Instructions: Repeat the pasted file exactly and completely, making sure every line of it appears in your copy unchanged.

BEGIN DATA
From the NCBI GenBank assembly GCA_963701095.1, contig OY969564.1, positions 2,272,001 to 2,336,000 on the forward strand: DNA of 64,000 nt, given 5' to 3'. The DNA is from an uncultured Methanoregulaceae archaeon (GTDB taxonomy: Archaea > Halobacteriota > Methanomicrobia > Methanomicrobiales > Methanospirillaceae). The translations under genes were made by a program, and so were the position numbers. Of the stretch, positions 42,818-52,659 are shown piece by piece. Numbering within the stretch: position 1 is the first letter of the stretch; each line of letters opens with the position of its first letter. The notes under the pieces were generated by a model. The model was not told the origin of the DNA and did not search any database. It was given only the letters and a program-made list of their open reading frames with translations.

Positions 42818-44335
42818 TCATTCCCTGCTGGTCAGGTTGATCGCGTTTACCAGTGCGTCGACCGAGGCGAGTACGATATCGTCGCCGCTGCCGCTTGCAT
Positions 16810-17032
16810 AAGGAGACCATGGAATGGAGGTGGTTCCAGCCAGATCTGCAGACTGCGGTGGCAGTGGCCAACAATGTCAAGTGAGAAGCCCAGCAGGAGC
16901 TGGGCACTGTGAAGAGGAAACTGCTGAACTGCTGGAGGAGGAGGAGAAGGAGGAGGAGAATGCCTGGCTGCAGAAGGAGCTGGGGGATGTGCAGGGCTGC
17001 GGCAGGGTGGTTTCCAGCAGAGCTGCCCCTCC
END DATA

From the NCBI GenBank assembly GCA_963701095.1, contig OY969564.1, positions 2,272,001 to 2,336,000 on the forward strand: DNA of 64,000 nt, given 5' to 3'. The DNA is from an uncultured Methanoregulaceae archaeon (GTDB taxonomy: Archaea > Halobacteriota > Methanomicrobia > Methanomicrobiales > Methanospirillaceae). The translations under genes were made by a program, and so were the position numbers. Of the stretch, positions 42,818-52,659 are shown piece by piece. Numbering within the stretch: position 1 is the first letter of the stretch; each line of letters opens with the position of its first letter. The notes under the pieces were generated by a model. The model was not told the origin of the DNA and did not search any database. It was given only the letters and a program-made list of their open reading frames with translations.

Positions 42818-44335
42818 TCATTCCCTGCTGGTCAGGTTGATCGCGTTTACCAGTGCGTCGACCGAGGCGAGTACGATATCGTCGCCGCTGCCGCTTGCAT
Positions 16810-17032
16810 AAGGAGACCATGGAATGGAGGTGGTTCCAGCCAGATCTGCAGACTGCGGTGGCAGTGGCCAACAATGTCAAGTGAGAAGCCCAGCAGGAGC
16901 TGGGCACTGTGAAGAGGAAACTGCTGAACTGCTGGAGGAGGAGGAGAAGGAGGAGGAGAATGCCTGGCTGCAGAAGGAGCTGGGGGATGTGCAGGGCTGC
17001 GGCAGGGTGGTTTCCAGCAGAGCTGCCCCTCC